Mark Brokaw (The Constant Wife) directs the work, which also features Becky Ann Baker, Gale Harold, Sandra Shipley, Karen Walsh and Wayne Wilcox. The drama began previews Oct. 20 will play a limited run through Jan. 14, 2007, at the Laura Pels Theatre in the Harold and Miriam Steinberg Center for Theatre.
In Williams' psychological drama, Danner stars as "the formidable Mrs. Venable, an aging widow distraught over the mysterious death of her son," according to a release. "When the young cousin (Gugino) who traveled with him begins raising scandalous allegations, Mrs. Venable will stop at nothing to preserve her son's reputation."
Baker (Roundabout's Assassins) appears as Mrs. Holly with Harold ("Queer as Folk," "Vanished") as Doctor Cukrowicz, Shipley (Arms and the Man, Indiscretions) as Sister Felicity, Walsh (Let's Face It, Sitting Pretty) as Miss Foxhill and Wilcox (A Man of No Importance) as George Holly.
The design team for Suddenly Last Summer includes Santo Loquasto (sets and costumes), David Weiner (lights) and Peter Golub (original music and sound) with Ryan Powers (sound).
Danner won two consecutive Emmy Awards for her turn on Showtime's "HUFF." On stage, she earned a Tony Award for her Broadway debut in Butterflies Are Free and was further nominated for performances in A Streetcar Named Desire, Betrayal and Follies. A stage veteran, she has also appeared in the Public Theater's Shakespeare in the Park production of Much Ado About Nothing as well as Williamstown Theatre Festival runs of The Sea Gull, The Royal Family and more. Her movie roles include "1776," "The Great Santini," "Mr. & Mrs. Bridge," "Brighton Beach Memoirs," "Meet the Parents" and "Sylvia." Gugino was previously seen at Roundabout in After the Fall. The actress is known for her work on television and film including big screen credits in "Sin City," the "Spy Kids" trilogy, "The Singing Detective," "The One," "Judas Kiss," "Snake Eyes" and the upcoming "Night at the Museum." She starred in the television series "Karen Sisco," appeared on "Chicago Hope" and was also Michael J. Fox's original girlfriend on TV's "Spin City."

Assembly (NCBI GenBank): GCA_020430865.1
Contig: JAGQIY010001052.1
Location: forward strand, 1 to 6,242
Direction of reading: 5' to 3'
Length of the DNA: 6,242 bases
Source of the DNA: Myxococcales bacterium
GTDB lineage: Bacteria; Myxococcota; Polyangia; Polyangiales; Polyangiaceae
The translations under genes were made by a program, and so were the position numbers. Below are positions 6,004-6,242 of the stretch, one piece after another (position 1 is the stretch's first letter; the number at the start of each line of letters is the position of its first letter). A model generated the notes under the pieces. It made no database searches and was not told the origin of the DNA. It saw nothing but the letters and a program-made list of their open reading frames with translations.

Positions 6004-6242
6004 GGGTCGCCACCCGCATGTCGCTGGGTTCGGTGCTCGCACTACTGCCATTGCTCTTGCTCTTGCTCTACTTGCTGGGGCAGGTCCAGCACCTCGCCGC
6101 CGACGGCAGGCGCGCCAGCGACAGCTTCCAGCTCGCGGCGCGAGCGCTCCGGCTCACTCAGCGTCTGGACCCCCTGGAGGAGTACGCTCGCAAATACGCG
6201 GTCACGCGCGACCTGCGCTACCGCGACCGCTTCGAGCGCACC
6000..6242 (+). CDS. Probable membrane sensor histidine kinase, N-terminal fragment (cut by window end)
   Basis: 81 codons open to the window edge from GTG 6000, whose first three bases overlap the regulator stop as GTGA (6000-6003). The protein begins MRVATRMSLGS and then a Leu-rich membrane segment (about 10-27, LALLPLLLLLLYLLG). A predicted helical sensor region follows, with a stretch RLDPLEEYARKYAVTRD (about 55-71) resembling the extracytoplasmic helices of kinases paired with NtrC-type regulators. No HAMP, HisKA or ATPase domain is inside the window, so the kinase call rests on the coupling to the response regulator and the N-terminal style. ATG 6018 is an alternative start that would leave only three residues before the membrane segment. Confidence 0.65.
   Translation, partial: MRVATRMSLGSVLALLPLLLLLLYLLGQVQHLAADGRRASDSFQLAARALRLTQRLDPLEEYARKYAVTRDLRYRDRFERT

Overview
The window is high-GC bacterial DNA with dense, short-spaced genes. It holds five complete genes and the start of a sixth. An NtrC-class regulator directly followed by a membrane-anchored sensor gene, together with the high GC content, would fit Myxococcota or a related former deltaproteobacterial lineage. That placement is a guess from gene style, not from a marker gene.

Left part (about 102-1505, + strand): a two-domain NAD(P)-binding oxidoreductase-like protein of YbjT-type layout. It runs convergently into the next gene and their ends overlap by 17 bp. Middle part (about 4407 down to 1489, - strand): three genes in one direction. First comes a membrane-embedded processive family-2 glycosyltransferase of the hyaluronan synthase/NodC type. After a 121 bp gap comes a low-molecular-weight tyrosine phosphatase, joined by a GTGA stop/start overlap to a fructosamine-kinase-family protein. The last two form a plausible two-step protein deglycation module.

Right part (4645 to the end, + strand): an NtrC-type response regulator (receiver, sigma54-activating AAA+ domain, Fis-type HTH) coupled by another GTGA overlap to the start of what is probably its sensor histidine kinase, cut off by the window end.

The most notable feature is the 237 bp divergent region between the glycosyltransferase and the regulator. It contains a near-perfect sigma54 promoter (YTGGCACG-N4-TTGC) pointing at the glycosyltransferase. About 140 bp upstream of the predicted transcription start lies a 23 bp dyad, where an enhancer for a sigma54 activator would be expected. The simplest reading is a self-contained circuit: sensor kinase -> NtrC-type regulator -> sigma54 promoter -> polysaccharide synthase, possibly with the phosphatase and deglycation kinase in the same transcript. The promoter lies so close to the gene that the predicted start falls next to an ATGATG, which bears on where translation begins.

Brokaw — who directed last season's The Constant Wife with Kate Burton and Lynn Redgrave for the Roundabout — has also staged Reckless and Off-Broadway's Baltimore Waltz, The Long Christmas Ride Home, How I Learned to Drive, Lobby Hero, This Is Our Youth, The Dying Gaul and As Bees in Honey Drown, among others. He also directed the world premiere of the new musical Marty with John C. Reilly at Boston's Huntington Theatre Company and A Little Night Music in the Sondheim Celebration at Washington, D.C.'s Kennedy Center.
Suddenly Last Summer made its premiere Off-Broadway Jan. 7, 1958, as part of a double-bill titled Garden District with another Williams work Something Unspoken. The play was adapted into a 1959 screenplay by Williams and Gore Vidal for a movie starring Elizabeth Taylor, Katharine Hepburn and Montgomery Clift.
Up next at Roundabout's Laura Pels Theatre will be the American premieres of Patrick Marber's Howard Katz — starring Alfred Molina as the title character under the direction of Doug Hughes (previews from Feb. 2, 2007 and opens March 8) — and Brian Friel's The Home Place, directed by Joe Dowling, in the spring/summer.
Tickets may be purchased by calling Roundabout Ticket Services at (212) 719-1300, visiting the Laura Pels box office (111 West 46 Street) or online at www.roundabouttheatre.org.